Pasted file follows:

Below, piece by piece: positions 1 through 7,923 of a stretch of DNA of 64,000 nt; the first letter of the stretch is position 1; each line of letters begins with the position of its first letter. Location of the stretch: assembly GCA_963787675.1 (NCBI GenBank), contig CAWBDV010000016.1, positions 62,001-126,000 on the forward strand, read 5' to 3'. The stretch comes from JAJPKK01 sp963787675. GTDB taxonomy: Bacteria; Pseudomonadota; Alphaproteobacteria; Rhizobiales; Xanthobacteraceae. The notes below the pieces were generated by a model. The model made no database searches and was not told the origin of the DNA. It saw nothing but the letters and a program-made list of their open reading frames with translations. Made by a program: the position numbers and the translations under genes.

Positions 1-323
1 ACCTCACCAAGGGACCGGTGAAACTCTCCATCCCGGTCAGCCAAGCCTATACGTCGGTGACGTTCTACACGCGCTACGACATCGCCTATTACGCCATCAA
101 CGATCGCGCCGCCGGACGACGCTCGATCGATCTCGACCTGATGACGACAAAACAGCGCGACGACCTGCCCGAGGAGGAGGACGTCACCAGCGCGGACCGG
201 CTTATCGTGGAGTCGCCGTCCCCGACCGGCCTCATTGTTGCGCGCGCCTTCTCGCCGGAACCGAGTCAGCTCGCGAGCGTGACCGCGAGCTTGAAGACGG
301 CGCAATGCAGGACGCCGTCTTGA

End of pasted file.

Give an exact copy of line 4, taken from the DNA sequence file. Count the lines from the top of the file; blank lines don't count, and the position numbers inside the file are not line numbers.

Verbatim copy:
101 CGATCGCGCCGCCGGACGACGCTCGATCGATCTCGACCTGATGACGACAAAACAGCGCGACGACCTGCCCGAGGAGGAGGACGTCACCAGCGCGGACCGG